There is nothing like the warm comforting smell of freshly baked bread. The flaky, crunchy, chewy crust that everyone fights over when fresh – I don’t know about you but nothing puts me in a happy place quite like freshly made bread – Yum Yum.
It wasn’t until we were discussing where we were likely to be staying, the duration of stay and the closest town for re-supplies that I could see we were going to have a problem with stocking enough groceries with the storage we have available to see us thought to re-supply on some occasions.
Its the same problem reaching as far back as the explorers….. so I decided to take a leaf out of their book and go old school – to use a limited pantry to see what I could cook.. It helped growing up with a mixture of homemade and shop brought items over the years so I wasn’t too daunted by the task.
Before I even cracked open a cookbook or looked online for recipes, I was thinking about ovens – shape, size, weight, heat sources and of cause – price.
In the end there was only one – The Coleman Portable Oven for $70 from Tentworld.
I really didn’t know if it would get up to the temperatures needed as there’s more holes in it than Swiss cheese! The oven didn’t sit on my stove top correctly (as it is designed to be used with a Coleman Gas Stove Top) but I thought I’d give it ago – for me there really was no other option.
Some of you might be thinking why not get caste iron camp ovens – after all isn’t this why they were created…. I’m not saying that camp ovens wouldn’t do the job but for me they didn’t suit…. I have had them in the past and while they are good they have there limitations.
- I wanted to cook a loaf of bread – not a cob or rolls or damper.
- The caste iron is heavy and to get one to fit a loaf tin takes up too much room and weights a tonne.
- The spun steel ones don’t hold the heat as evenly as caste iron but I was considering buying these if the Coleman Portable Oven didn’t work.
- Both can get covered in carbon, soot or ash
- They are round – a hard shape to pack.
- They can be a pain to clean every day or after use
- You are guessing at the internal temperature
All I really wanted is something that is lightweight, Collapsible, Has a reliable temperature gauge, and can fit a full size Bread Tin – Oh and could be used on both a gas stove top and a wood burning stove – if possible. At no stage did I want something that needed heat beads or coals from an open fire to cook with.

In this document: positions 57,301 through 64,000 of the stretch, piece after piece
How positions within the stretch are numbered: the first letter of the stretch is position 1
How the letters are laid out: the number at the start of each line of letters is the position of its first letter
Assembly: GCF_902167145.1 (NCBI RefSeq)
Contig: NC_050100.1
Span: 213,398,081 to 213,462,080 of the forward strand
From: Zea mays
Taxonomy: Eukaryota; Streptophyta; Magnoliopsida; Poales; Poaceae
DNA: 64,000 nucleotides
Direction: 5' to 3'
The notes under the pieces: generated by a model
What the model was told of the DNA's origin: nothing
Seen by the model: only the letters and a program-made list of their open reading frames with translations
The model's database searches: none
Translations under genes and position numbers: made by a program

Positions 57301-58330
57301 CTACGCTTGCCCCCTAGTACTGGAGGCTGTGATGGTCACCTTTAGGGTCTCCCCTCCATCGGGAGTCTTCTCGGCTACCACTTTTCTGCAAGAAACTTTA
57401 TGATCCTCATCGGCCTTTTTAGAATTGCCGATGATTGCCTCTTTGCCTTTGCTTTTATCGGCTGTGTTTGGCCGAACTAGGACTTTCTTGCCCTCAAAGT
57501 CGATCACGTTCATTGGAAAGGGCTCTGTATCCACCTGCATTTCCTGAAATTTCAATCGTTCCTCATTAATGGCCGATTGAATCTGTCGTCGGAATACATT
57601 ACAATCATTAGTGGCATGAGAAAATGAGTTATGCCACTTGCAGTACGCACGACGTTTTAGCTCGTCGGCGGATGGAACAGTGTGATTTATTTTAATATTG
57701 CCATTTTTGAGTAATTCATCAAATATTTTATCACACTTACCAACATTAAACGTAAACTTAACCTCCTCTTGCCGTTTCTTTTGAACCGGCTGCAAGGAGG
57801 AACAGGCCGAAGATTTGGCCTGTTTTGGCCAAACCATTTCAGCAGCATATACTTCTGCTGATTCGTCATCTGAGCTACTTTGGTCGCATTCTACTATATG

So armed with my new oven the next hurdle was to make sure I could actually make an eatable loaf of bread. I practiced and practiced making fill sized homemade bread by hand in my suburban kitchen and eventually I got the methodology down pat giving me consistent results that Hubbie and I liked….I’m not going to lie there were many failures but we had fun while experimenting.
I started off my bread making by buying all the ingredients separately – bread flour, yeast, bread improver, etc…. and yes I even tried different methods, different proportions of ingredients etc. In the end and lots of bread later the Bread Mix is the only one I use because it is so easy and versatile. All you need is the bread mix, yeast and water – just remember this is a high protein, high gluten flour which is why it is great for bread.
I’m no expert in bread – this is just what I’ve found out and has worked for me…. I will continue learning as I go. Please let me know if you find a better more consistent product. I also don’t make all our bread – I only make it when I have too as the professional do a great job….and its easier to buy a loaf of bread than make one.
The following is some pictures of other sweets and goodies I have make with my Coleman Portable Oven.
- Roast Pork, Roast Lamb & Roast Vegetables
- Bread, Scones, Jam Tarts
- Lamingtons & Vanilla Slice
- Apple Pie & Apple Slice
- Ginger Snap Biscuits
I am planning on cooking a lot more so I’ll keep you posted on what works and what doesn’t. I will also be posting recipes that only cater for two people with little or no leftovers.
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